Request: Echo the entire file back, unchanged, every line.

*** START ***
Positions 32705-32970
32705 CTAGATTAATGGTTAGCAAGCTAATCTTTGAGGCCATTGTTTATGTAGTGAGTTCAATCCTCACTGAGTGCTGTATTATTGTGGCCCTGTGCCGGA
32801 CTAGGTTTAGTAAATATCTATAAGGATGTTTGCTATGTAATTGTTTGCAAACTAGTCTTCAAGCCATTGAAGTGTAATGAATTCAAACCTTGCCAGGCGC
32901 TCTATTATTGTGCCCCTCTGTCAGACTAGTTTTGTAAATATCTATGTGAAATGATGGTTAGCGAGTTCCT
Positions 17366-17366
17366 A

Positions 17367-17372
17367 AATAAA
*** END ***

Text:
Positions 32705-32970
32705 CTAGATTAATGGTTAGCAAGCTAATCTTTGAGGCCATTGTTTATGTAGTGAGTTCAATCCTCACTGAGTGCTGTATTATTGTGGCCCTGTGCCGGA
32801 CTAGGTTTAGTAAATATCTATAAGGATGTTTGCTATGTAATTGTTTGCAAACTAGTCTTCAAGCCATTGAAGTGTAATGAATTCAAACCTTGCCAGGCGC
32901 TCTATTATTGTGCCCCTCTGTCAGACTAGTTTTGTAAATATCTATGTGAAATGATGGTTAGCGAGTTCCT
Positions 17366-17366
17366 A

Positions 17367-17372
17367 AATAAA